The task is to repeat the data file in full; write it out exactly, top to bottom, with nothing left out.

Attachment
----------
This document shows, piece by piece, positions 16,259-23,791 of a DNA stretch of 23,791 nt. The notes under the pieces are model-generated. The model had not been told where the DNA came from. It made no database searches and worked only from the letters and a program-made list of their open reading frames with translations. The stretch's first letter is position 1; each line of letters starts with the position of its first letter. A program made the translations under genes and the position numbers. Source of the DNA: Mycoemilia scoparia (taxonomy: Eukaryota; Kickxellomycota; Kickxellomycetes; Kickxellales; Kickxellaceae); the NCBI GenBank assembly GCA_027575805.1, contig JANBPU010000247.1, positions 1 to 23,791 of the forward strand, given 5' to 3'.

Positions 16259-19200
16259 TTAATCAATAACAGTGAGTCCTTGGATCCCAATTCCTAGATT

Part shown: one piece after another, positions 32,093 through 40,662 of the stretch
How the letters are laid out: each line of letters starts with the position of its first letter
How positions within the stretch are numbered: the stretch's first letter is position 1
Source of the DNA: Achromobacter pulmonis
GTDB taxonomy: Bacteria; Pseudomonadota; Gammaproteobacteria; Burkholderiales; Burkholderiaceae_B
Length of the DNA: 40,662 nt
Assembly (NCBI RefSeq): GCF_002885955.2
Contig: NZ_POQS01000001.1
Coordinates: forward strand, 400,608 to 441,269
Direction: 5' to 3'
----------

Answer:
This document shows, piece by piece, positions 16,259-23,791 of a DNA stretch of 23,791 nt. The notes under the pieces are model-generated. The model had not been told where the DNA came from. It made no database searches and worked only from the letters and a program-made list of their open reading frames with translations. The stretch's first letter is position 1; each line of letters starts with the position of its first letter. A program made the translations under genes and the position numbers. Source of the DNA: Mycoemilia scoparia (taxonomy: Eukaryota; Kickxellomycota; Kickxellomycetes; Kickxellales; Kickxellaceae); the NCBI GenBank assembly GCA_027575805.1, contig JANBPU010000247.1, positions 1 to 23,791 of the forward strand, given 5' to 3'.

Positions 16259-19200
16259 TTAATCAATAACAGTGAGTCCTTGGATCCCAATTCCTAGATT

Part shown: one piece after another, positions 32,093 through 40,662 of the stretch
How the letters are laid out: each line of letters starts with the position of its first letter
How positions within the stretch are numbered: the stretch's first letter is position 1
Source of the DNA: Achromobacter pulmonis
GTDB taxonomy: Bacteria; Pseudomonadota; Gammaproteobacteria; Burkholderiales; Burkholderiaceae_B
Length of the DNA: 40,662 nt
Assembly (NCBI RefSeq): GCF_002885955.2
Contig: NZ_POQS01000001.1
Coordinates: forward strand, 400,608 to 441,269
Direction: 5' to 3'